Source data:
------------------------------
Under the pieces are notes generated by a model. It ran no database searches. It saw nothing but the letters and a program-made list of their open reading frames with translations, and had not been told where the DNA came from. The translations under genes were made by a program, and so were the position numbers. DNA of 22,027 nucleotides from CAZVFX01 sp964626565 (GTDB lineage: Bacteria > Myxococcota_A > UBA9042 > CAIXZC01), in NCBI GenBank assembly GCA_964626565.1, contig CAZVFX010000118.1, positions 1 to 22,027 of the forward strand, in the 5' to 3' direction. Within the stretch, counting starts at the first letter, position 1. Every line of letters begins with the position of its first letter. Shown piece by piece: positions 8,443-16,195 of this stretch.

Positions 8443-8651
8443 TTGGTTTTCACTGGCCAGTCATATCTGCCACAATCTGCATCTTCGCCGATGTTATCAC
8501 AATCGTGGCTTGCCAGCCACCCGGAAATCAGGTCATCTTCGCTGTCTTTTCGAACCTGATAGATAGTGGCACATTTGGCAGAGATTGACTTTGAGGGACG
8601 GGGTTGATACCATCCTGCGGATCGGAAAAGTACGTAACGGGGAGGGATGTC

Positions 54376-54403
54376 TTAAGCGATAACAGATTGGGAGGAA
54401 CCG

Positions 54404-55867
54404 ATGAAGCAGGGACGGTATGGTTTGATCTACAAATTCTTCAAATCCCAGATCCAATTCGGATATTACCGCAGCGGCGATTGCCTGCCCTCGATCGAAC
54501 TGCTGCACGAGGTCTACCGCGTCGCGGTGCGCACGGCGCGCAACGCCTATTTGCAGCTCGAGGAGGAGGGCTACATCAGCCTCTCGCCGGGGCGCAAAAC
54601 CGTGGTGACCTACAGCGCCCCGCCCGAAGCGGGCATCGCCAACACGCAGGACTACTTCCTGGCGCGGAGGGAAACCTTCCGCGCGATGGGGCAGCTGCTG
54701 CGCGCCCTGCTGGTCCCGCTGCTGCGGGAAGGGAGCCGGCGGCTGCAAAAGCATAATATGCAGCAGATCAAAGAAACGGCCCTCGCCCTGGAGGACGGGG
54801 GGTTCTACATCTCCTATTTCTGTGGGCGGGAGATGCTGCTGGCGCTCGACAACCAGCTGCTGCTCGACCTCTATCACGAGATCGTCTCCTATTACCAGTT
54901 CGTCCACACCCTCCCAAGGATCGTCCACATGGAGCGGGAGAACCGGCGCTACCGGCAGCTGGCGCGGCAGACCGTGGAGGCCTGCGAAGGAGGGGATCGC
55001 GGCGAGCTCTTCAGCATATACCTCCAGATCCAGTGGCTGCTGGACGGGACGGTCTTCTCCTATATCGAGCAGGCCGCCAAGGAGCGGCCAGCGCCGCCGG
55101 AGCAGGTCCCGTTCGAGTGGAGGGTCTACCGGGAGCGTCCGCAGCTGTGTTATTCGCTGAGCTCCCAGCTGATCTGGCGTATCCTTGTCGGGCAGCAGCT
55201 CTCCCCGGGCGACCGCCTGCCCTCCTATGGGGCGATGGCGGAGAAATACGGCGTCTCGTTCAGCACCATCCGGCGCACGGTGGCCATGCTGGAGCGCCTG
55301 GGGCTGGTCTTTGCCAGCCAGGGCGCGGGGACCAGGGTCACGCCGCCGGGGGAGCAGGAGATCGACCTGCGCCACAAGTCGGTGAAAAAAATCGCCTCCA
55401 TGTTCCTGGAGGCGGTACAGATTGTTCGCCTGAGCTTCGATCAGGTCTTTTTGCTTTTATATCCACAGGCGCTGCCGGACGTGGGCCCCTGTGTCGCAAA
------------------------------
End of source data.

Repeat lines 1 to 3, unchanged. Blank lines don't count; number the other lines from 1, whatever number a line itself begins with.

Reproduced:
Under the pieces are notes generated by a model. It ran no database searches. It saw nothing but the letters and a program-made list of their open reading frames with translations, and had not been told where the DNA came from. The translations under genes were made by a program, and so were the position numbers. DNA of 22,027 nucleotides from CAZVFX01 sp964626565 (GTDB lineage: Bacteria > Myxococcota_A > UBA9042 > CAIXZC01), in NCBI GenBank assembly GCA_964626565.1, contig CAZVFX010000118.1, positions 1 to 22,027 of the forward strand, in the 5' to 3' direction. Within the stretch, counting starts at the first letter, position 1. Every line of letters begins with the position of its first letter. Shown piece by piece: positions 8,443-16,195 of this stretch.

Positions 8443-8651
8443 TTGGTTTTCACTGGCCAGTCATATCTGCCACAATCTGCATCTTCGCCGATGTTATCAC